China fascinates me, from the Monumental to the Mundane. It is massive; both in size of land mass and sheer number of people. Prior to my first trip to China, my anticipation of what to expect was far different than what I actually experienced. Their culture is different and mysterious but only because I live over here and they live over there. I was just as much a mystery to them as they were to me. Not much was known about modern-day China before they opened up their borders to outsiders in the 1970’s. Yet in having traveled to China many times and interacted with their citizens on a more individual basis, I found that their needs, their way of life and living are not so different from mine; they need food, shelter and to belong. And of course, a little entertainment. Yes, there are lots and lots of people; more than 1.5 billion which is roughly 5 times the size of the United States. However, just beyond the masses of people are those much needed quiet moments that we all seem to need at one point in time.
I am drawn to the impact that people leave on their environment through art & architecture, the commercialization of a society and just the act of living. I often take images that reference people but they seldom are the focus of my images. China is changing rapidly. The rush to embrace capitalism as well as opening up its borders to tourism has impacted and changed the landscape of China. Any time a place gets hundreds of thousands of visitors to a specific destination, whether it is a monument, park or building, that site will change. Vendors, restaurants, restrooms, even the actual attraction may change, maybe some improvements or cleaning will be involved. Many ancient sites across China have received a face lift in part due to the 2008 Olympics as well as their own economic boom. There are sections of the Great Wall that have been rebuilt into pristine condition to accommodate the booming tourist industry. However, it makes it difficult sometimes to distinguish the historical from the modern. Buildings are buildings whether they are built today or centuries ago. But the historical significance is changed if it was rebuilt less than a decade ago making it difficult to differentiate between the historical and that of an amusement park.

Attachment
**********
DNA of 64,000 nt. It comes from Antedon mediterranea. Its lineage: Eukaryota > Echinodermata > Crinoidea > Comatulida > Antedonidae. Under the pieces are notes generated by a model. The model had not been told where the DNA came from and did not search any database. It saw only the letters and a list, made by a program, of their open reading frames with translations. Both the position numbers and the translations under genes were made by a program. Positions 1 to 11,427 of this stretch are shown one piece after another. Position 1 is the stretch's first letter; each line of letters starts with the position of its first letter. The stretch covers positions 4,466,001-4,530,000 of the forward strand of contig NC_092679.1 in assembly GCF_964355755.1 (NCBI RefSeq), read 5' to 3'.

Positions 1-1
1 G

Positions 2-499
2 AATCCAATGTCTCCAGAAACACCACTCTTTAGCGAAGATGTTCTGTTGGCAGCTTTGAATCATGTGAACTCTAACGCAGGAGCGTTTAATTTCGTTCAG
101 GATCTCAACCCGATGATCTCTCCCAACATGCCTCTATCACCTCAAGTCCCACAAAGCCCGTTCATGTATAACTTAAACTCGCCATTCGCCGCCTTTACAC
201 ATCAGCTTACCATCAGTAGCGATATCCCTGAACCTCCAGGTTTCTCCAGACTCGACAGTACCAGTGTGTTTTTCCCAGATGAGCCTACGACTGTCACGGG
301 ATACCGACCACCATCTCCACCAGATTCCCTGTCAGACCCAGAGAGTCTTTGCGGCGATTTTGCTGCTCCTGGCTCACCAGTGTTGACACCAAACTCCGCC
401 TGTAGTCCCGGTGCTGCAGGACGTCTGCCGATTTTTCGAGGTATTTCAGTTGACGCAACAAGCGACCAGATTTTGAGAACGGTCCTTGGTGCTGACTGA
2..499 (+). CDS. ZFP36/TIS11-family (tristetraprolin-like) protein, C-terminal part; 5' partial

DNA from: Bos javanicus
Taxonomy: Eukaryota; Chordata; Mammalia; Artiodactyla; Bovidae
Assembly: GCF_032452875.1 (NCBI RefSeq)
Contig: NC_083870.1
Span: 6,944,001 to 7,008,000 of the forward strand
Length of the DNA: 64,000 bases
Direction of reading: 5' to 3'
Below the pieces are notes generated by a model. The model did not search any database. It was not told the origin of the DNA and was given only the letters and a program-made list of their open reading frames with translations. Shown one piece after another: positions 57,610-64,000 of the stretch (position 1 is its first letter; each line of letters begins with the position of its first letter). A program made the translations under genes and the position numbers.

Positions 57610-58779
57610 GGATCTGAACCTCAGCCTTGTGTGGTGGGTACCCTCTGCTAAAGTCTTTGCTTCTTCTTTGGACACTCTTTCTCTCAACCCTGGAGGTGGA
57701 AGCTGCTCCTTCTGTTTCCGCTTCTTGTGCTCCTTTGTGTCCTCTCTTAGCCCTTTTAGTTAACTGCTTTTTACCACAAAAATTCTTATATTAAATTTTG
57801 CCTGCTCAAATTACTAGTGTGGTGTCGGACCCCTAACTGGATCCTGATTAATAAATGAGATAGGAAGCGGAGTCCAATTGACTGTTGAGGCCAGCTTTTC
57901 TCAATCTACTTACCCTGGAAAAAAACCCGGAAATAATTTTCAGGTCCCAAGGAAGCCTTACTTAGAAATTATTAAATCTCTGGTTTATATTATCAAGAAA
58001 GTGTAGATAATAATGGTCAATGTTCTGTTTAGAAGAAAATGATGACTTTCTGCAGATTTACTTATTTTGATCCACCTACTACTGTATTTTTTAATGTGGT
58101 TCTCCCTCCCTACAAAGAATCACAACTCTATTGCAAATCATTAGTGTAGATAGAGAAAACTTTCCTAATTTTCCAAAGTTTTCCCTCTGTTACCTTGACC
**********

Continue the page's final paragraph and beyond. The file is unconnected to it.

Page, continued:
I shot China with a Holga camera, for several reasons. It felt right to take a camera that was developed & made in the early 1980’s to provide an inexpensive way for the citizens in China to have a camera and take pictures. The overall image of a Holga is a little fuzzy, kind of like a memory that is a little more difficult to recall. Certain parts of a memory will be clear and others will be a little less. It gives the modern memory a dash of instant history.